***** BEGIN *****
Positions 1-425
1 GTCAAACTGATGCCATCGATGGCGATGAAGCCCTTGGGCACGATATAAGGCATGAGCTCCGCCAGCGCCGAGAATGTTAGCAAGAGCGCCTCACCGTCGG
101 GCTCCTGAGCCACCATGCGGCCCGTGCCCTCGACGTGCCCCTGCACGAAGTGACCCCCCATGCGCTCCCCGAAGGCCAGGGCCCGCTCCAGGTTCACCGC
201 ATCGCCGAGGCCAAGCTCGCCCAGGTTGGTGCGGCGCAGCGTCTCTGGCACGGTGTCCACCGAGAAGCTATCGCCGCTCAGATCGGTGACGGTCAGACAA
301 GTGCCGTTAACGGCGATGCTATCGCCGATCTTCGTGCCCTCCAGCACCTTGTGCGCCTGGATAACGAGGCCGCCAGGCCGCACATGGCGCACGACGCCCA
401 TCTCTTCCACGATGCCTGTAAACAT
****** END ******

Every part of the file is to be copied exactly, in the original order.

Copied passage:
Positions 1-425
1 GTCAAACTGATGCCATCGATGGCGATGAAGCCCTTGGGCACGATATAAGGCATGAGCTCCGCCAGCGCCGAGAATGTTAGCAAGAGCGCCTCACCGTCGG
101 GCTCCTGAGCCACCATGCGGCCCGTGCCCTCGACGTGCCCCTGCACGAAGTGACCCCCCATGCGCTCCCCGAAGGCCAGGGCCCGCTCCAGGTTCACCGC
201 ATCGCCGAGGCCAAGCTCGCCCAGGTTGGTGCGGCGCAGCGTCTCTGGCACGGTGTCCACCGAGAAGCTATCGCCGCTCAGATCGGTGACGGTCAGACAA
301 GTGCCGTTAACGGCGATGCTATCGCCGATCTTCGTGCCCTCCAGCACCTTGTGCGCCTGGATAACGAGGCCGCCAGGCCGCACATGGCGCACGACGCCCA
401 TCTCTTCCACGATGCCTGTAAACAT